So I think for us, like I said, sandeep, we went` benefits first, right? So even when we started, we were giving them a value for the 30,000 rupees, right? Whether that was therapy sessions, whether there was access to group coaching, whether there were master classes, so on and so forth. And of course, while the product has evolved and completely changed. Today, leap bears no cost. So everything we make is direct profit. In some sense. Earlier, we were spending this money on either paying the coaches or therapists so on and so forth. When we started, we didn't start leap saying that we want to build a community. We said, this is our mission. We have so and so benefits. Let's see what happens. We got members in Delhi, we got members in Bombay, we got members in Bangalore. And well, this time, we thought the world will go back to normal. And the world didn't unfortunately, right. And which is why we will like flood gates, there are people sitting in Jaipur in London and Calcutta in Dubai in Singapore today. And all of them are members, right? So I think for us, the community just came together, even the social angle, which is what I was talking about earlier, right? Earlier, we used to talk. We used to think that people only want to know, okay, how do I crack this interview? Or how do I do this? Or how do I prepare for this project? And we see a lot of that happen even today. But a lot of like, I went hiking with a bunch of people on Google a couple of weeks back. People are traveling together, there are podcast buddies, there are people who are getting gin and wine together. So I think a lot of social angles are also coming out. So the fact that it's number one professional as well as social, but most importantly, apart from the fact that, you know, of course, these are all women, this is a very common mission tying them together. Right? Usually when you build a community, which is any of the you know, cohort based courses or anyone else who wants to build a community, it's random. There is no thought process that's kind of put behind it. The fact that we filter everyone who gets in, of course the fact that it's paid, which also makes it much much easier, it makes them take the leap a lot more seriously. I'd like to think, and the fact that it's a very giving platform at the end of the day, small, small things like I can share my phone number and not be creeped out, right, I can talk about my inhibitions, like I have a founders clubhouse. And in all honesty, we talk about how mental health for founders has become such an important aspect because half the time we're dealing with our employees' mental health right now, these are things you can't just put out on social media or talk about in a WhatsApp group, there are people discussing their dating lives. Right? Now, these are such trusted conversations, they're spoken about in such a safe space, we take a very, very conscious decision of not breaking that trust and doing whatever it takes to ensure leap continues to be your safe space. And like I said, I think even professionally, I want to interview here, I want to look for a co-founder, I want to raise farms, I want to do so on and so forth. And we made an entire website out of the impact leap has made in people's lives. It's called love.leap.club. You should check it out if you haven't already. And, and yeah, I think that just goes to show that again, we're on the right path, but I feel what sets our community apart. In one word is, well, of course, apart from the fact that it's all women where there's a common mission that binds everyone together.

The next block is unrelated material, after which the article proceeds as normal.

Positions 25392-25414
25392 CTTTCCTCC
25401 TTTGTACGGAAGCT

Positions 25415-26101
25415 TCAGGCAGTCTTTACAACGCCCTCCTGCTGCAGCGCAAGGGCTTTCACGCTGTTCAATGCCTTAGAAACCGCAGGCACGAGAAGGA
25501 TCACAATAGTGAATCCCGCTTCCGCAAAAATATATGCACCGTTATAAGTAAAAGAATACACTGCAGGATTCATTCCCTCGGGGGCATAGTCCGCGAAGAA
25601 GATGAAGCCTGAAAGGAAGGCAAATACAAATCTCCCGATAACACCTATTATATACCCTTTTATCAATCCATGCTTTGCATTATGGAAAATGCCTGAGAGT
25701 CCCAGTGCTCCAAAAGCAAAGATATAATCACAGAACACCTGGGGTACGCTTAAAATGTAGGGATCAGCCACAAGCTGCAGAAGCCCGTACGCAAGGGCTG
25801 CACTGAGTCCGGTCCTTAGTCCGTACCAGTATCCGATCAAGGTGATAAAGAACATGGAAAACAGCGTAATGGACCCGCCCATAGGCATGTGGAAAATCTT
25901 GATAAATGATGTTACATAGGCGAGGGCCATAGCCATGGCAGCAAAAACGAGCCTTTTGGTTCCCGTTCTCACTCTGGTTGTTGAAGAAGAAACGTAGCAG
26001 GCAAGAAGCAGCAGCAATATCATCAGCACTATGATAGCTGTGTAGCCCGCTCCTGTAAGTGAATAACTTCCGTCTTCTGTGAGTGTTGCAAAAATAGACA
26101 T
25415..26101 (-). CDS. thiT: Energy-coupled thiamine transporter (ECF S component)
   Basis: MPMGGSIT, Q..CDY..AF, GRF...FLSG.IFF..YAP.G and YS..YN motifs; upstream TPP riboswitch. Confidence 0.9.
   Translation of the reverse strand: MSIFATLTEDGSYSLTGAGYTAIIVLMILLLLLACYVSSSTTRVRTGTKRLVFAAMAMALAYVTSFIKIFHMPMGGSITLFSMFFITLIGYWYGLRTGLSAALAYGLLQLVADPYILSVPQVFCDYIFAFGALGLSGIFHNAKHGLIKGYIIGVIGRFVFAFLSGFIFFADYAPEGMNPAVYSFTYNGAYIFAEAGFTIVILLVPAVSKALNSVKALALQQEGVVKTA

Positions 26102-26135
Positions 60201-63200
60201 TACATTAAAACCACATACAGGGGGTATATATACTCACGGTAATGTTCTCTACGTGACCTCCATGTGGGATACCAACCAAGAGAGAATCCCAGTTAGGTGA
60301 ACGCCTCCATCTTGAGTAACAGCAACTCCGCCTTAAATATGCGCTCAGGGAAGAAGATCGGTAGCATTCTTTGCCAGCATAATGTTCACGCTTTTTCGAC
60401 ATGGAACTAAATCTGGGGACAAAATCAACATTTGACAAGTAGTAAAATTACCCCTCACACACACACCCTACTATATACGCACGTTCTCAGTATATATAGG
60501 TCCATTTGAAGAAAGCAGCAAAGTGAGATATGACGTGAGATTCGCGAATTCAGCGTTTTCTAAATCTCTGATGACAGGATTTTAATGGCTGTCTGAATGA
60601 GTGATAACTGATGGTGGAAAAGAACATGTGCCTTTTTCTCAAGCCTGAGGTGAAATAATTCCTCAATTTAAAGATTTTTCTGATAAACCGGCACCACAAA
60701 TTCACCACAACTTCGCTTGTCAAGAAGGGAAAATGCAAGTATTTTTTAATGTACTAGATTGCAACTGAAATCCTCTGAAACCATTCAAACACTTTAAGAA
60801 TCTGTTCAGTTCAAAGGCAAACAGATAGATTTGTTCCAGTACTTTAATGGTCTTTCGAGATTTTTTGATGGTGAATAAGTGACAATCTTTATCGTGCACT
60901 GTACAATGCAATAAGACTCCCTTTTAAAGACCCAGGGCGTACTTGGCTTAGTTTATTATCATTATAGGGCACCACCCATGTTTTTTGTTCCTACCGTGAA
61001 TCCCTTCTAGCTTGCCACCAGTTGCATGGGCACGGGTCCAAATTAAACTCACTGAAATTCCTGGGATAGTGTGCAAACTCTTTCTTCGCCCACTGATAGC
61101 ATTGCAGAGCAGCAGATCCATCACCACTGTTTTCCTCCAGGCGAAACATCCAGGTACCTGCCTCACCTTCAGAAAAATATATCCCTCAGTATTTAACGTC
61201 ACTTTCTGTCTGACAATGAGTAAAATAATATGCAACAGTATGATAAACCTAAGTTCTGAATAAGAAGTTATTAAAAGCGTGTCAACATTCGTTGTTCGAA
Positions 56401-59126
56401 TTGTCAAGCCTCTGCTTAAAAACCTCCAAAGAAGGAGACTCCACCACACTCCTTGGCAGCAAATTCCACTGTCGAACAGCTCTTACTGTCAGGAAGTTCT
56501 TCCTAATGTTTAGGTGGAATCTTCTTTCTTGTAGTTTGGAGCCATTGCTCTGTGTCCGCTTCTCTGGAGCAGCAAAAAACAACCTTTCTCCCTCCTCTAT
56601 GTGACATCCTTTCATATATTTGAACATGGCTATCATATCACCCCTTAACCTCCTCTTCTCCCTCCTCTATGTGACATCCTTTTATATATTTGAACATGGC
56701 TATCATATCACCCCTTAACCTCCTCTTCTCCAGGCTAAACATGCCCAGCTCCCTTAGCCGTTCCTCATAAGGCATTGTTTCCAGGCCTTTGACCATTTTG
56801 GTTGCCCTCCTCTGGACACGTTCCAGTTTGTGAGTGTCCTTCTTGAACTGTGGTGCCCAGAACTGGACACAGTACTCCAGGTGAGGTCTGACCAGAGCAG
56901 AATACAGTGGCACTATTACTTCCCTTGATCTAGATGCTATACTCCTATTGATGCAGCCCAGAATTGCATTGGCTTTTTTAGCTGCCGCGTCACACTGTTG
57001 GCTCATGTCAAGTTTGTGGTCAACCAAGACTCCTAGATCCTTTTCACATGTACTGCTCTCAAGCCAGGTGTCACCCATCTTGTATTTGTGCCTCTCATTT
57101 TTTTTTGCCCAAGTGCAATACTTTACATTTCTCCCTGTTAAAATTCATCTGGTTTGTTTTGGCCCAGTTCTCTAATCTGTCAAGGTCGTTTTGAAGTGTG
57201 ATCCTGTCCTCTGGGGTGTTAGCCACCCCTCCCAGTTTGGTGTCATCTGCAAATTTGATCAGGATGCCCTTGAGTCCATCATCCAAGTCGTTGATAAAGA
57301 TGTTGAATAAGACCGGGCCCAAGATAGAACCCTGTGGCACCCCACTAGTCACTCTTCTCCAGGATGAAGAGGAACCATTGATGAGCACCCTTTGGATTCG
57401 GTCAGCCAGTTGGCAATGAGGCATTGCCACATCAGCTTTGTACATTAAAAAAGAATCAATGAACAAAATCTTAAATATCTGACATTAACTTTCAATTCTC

You know, you brought up this, and you touched raw nerve with this founder's mental health issue. And let's talk about that. I think, you know, one thing that, like, I wouldn't say worries, but it's like you like suddenly the 1000s of people investing with dezerv? And then similarly, you have these many 1000 Women who are members, etc. What is it that freaks you out earlier? Like, oh, shit, like a will? Like, what? What are the problems that Ragini thinks about and loses sleep over?


So fun fact, Ragini hardly gets any sleep because of the 5am club, so regardless of what time she sleeps, she's up at 5am. So sleep is a problem I'm trying to solve. But I think what really keeps me up at night, right? I think, more than more than the company, I feel there are lots of people and being very honest and transparent, right? I think there are lots of people in the team. We've tripled. In the last two months, we've gone from 10-15 people to almost 50 people. And a lot of them have taken that leap of faith. I would like to think of me and Anand more than the company because we're still very, very zero to one in comparison. So it's just about how do you keep working hard? How do you not let them down? How do you ensure they're growing? They're learning. So I feel for me more than memberships more than this. And of course, like, I think those are problems. I help them solve, and I solve them. But I think something that just keeps me up at night is how do you create that rock solid culture, the hustle and all of that, but yet take care of your people? Which for me, I feel I was lucky that Zomato did that with Anand and I, which is why I think we're also trying to not give back but it's a part of us, right? So how do you kind of do that? And of course, all the business metrics and all that also keeps me up at night.